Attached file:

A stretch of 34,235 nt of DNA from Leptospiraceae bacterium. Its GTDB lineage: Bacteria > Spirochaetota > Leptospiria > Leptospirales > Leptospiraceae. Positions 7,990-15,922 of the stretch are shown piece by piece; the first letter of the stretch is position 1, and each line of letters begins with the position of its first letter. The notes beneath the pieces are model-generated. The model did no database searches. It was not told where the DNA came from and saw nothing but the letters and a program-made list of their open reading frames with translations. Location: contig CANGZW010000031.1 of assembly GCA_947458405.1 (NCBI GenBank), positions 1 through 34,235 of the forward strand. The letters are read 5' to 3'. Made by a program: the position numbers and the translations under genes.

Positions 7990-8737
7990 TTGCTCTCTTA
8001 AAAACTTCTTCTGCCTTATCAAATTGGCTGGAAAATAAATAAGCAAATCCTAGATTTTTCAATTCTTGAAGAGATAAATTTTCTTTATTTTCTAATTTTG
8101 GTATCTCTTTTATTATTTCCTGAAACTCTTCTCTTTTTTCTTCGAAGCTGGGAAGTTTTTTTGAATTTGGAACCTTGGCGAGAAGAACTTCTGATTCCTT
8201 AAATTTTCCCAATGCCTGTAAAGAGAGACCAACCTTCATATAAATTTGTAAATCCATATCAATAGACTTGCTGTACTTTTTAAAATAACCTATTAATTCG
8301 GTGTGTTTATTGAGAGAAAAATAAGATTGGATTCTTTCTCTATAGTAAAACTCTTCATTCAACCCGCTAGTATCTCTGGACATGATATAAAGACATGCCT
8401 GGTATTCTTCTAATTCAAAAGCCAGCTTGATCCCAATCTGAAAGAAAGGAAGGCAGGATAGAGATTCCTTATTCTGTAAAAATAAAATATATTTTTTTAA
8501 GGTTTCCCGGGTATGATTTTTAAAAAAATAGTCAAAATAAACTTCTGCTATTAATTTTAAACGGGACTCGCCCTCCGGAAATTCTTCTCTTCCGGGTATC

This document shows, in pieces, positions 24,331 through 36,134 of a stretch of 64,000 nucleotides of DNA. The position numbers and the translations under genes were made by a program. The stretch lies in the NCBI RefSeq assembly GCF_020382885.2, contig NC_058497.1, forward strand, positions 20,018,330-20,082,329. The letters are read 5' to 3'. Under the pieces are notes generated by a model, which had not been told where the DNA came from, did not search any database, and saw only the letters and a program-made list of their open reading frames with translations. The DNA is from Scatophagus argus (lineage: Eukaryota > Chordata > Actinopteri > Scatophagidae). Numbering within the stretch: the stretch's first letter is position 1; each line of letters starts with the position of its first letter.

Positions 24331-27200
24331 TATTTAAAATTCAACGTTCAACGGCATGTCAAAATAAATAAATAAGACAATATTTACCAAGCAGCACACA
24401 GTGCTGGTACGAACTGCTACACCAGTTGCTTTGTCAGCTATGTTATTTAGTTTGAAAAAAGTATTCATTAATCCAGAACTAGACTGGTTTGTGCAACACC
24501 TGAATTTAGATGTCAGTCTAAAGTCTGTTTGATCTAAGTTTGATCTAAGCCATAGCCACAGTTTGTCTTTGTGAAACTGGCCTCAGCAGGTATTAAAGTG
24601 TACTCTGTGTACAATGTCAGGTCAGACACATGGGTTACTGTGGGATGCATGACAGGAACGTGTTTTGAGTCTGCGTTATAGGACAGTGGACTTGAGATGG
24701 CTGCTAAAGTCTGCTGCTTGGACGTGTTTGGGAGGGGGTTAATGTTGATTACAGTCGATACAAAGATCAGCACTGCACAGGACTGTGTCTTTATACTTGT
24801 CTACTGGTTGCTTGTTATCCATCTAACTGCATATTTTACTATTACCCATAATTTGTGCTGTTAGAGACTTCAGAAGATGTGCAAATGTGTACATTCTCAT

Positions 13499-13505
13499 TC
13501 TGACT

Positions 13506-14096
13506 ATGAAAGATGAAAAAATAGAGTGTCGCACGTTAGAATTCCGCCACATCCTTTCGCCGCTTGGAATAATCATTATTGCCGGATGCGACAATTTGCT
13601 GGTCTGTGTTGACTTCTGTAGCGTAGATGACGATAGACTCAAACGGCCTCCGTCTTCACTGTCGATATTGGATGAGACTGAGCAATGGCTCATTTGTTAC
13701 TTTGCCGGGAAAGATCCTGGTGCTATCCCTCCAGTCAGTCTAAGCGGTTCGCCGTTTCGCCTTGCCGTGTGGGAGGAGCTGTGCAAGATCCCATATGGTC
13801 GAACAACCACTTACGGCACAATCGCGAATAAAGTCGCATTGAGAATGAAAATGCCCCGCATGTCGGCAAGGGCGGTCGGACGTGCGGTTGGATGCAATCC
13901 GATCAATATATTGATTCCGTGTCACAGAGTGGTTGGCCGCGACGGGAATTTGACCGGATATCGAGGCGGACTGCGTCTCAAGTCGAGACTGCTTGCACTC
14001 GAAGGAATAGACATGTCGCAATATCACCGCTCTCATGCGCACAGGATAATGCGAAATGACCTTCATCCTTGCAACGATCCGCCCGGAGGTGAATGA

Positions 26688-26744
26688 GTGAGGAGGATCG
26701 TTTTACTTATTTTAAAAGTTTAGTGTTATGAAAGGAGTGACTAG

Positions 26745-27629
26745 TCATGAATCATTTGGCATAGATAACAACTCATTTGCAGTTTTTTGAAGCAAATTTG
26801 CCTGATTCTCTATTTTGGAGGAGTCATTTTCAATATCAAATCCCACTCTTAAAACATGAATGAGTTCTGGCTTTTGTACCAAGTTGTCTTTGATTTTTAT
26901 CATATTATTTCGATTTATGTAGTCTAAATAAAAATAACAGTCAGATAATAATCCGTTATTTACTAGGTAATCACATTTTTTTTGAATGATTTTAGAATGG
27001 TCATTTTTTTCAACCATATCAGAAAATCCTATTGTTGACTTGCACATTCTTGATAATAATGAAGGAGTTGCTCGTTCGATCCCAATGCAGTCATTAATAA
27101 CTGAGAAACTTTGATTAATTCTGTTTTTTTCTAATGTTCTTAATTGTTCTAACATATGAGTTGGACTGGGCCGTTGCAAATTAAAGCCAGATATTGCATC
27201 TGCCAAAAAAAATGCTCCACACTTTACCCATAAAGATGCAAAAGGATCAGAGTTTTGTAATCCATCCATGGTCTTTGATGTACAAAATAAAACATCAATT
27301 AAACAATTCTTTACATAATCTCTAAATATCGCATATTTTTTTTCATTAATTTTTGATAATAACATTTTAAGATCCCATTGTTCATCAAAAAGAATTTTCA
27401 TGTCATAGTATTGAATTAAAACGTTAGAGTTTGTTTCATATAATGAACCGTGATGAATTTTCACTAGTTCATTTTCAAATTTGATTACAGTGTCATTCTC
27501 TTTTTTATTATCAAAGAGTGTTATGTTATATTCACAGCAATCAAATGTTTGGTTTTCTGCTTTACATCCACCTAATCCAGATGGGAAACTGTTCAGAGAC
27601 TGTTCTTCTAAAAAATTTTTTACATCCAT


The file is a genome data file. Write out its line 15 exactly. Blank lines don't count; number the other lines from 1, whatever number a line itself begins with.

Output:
24601 TACTCTGTGTACAATGTCAGGTCAGACACATGGGTTACTGTGGGATGCATGACAGGAACGTGTTTTGAGTCTGCGTTATAGGACAGTGGACTTGAGATGG